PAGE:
Undergraduate Research in the Kahn Laboratory

This lab has a tradition of encouraging excellence in undergraduate research. Between 1995 and 2001, twelve undergraduates have worked in the group, for 1-3 years each, including two current students. Five of the students wrote senior theses and received departmental Honors (2) or High Honors (3). Eight have been generously supported by prestigious Howard Hughes Medical Institute (HHMI) undergraduate research fellowships. Five of the students are in or have been accepted to medical school or MD/PhD, and most of the rest are still engaged in science in one way or another.

Currently (Jan. 2002) there is space available for two highly motivated pre-senior year students. I typically do not take people into the lab until they have completed organic chemistry, and I have found that students with a GPA less than ~3.5 tend not to be successful in research in my group. Subject to these constraints, I like to bring people in as early in their collegiate careers as possible. I hope and expect that if research is going well students will work in the lab during the summer and winter breaks. I pay students by the hour during the breaks, and they receive course credit during the year. HHMI fellows receive salary and housing allowances.

Here are my personal opinions on how best to succeed at undergraduate research, in my lab or elsewhere:

Remember, research is harder than course work, but often more rewarding.

Getting an undergraduate research position

  1. Do well in coursework (see above).
  2. Start early looking for a place: the more time you have to devote, the more you can accomplish.
  3. Investigate two or three target labs, for example by looking carefully at their web pages or published papers. Talk to other students. Don’t send blanket emails to "Dear Professor."
  4. Impress the P.I. (principal investigator) on first contact – send a customized letter that reflects your reading on the work in the lab, and a C.V. if you have one.
  5. Choose a director, a lab, and a project that fit you. Everyone has different styles.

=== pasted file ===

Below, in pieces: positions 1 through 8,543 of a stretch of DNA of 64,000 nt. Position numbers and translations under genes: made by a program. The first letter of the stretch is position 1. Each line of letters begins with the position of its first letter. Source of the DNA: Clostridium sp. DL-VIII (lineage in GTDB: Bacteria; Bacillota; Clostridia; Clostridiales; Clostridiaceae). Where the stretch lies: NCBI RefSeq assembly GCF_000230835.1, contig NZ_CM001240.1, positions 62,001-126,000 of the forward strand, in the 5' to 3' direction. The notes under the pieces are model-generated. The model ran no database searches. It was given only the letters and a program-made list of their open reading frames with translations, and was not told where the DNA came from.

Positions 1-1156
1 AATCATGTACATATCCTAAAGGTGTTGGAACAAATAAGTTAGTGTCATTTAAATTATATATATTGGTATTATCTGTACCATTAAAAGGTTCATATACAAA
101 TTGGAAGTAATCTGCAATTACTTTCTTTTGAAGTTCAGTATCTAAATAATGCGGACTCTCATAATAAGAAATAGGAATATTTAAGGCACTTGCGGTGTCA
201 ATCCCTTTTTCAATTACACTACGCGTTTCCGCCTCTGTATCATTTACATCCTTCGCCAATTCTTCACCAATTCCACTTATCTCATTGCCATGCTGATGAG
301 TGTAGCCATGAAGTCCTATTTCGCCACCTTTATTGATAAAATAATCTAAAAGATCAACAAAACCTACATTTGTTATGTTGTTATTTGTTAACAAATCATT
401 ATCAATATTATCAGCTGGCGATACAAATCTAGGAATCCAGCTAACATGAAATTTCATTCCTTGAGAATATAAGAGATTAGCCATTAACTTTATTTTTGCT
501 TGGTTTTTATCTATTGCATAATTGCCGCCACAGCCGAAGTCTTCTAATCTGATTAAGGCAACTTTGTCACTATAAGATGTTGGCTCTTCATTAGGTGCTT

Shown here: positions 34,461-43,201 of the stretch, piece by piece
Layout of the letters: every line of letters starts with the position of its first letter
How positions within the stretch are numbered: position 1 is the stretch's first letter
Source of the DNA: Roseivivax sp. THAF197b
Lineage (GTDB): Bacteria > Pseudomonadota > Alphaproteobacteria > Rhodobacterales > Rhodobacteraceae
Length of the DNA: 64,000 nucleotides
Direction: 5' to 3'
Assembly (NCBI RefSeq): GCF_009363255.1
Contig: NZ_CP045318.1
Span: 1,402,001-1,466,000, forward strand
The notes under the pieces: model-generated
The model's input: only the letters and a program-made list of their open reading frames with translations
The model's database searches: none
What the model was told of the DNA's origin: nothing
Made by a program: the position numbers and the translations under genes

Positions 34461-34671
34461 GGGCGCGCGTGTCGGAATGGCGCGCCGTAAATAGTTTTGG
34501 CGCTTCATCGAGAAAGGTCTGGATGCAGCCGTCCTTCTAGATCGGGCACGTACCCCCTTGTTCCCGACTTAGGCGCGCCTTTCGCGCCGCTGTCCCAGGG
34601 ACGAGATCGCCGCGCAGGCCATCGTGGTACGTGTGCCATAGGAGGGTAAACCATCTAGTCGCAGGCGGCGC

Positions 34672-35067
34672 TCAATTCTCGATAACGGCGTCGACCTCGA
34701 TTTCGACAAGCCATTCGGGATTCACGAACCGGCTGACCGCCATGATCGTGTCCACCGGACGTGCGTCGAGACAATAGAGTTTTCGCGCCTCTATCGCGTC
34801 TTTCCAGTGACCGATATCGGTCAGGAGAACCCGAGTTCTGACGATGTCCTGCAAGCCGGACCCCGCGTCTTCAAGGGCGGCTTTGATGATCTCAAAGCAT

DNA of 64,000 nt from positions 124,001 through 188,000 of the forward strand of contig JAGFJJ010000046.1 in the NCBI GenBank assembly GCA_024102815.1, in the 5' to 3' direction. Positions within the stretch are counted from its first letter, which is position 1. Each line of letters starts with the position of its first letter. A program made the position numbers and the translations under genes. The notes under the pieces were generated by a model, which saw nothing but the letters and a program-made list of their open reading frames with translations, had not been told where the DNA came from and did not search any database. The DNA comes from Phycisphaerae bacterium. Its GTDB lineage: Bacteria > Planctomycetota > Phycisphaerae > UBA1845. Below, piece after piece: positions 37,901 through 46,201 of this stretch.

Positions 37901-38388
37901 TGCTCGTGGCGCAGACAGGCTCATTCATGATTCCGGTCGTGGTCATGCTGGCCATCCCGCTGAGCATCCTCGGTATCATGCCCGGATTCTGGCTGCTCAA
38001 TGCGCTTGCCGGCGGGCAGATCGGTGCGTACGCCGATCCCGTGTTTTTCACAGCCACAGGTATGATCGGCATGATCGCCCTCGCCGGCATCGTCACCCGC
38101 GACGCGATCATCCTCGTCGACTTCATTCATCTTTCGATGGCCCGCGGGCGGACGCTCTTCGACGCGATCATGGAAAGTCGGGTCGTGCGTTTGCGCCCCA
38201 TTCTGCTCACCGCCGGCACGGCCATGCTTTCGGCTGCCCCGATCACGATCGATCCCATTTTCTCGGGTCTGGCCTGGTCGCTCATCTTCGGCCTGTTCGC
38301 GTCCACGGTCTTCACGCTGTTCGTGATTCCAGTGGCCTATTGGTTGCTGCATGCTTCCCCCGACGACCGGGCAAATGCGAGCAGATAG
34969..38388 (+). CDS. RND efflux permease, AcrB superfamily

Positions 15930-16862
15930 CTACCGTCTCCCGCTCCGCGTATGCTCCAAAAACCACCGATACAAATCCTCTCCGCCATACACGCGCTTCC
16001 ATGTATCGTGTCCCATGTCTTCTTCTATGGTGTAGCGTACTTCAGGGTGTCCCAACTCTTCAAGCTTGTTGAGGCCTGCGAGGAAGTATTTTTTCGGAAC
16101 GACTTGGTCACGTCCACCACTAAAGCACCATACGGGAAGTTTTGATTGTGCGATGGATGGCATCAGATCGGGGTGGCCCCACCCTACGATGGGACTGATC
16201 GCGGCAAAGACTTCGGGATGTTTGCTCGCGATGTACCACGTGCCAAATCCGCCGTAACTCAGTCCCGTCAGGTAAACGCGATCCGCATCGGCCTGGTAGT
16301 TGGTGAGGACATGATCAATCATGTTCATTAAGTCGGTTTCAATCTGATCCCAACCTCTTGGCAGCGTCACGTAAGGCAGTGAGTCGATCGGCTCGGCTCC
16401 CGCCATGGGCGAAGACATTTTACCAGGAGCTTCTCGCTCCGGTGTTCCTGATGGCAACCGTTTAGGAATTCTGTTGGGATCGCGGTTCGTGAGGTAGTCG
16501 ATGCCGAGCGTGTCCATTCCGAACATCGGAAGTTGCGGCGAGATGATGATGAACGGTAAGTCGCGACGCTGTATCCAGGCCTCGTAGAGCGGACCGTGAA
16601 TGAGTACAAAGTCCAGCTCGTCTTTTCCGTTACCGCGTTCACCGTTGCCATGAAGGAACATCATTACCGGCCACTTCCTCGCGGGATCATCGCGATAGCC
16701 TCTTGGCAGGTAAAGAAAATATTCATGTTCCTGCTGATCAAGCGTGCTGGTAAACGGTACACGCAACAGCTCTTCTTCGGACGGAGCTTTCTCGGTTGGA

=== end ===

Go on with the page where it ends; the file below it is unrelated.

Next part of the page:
Success in undergraduate research

  1. Personal responsibility - your goal is not to be a technician, but a scientist.
  2. Listen to others but try to be independent. Don’t be afraid to ask a lot of questions, but don’t take the answers as gospel.
  3. Keep good records: a meticulous lab notebook is enormously valuable to other people who carry on your work.
  4. Do your own literature work. Your director can’t read every paper on the eight projects s/he has going, although s/he should try.
  5. Very important: Don’t overcommit your time. A research director is much happier to have someone disappear for a semester with warning, as opposed to without warning. Usually when a student overcommits, research suffers, as it lacks deadlines and exams. Sometimes, students spend too much time in lab and their grades suffer. Neither is desirable.

What you get out of undergraduate research

  1. It’s a lot of fun, and a challenge like real life.
  2. It will probably be the closest faculty mentoring connection you will make.
  3. You will gain an operational understanding of science and research, and respect for how much work lies behind scientific advances.
  4. You may have opportunities to speak at national meetings and publish in the scientific literature.
  5. It should get you your best graduate/medical school letter. But don’t do it for that reason.
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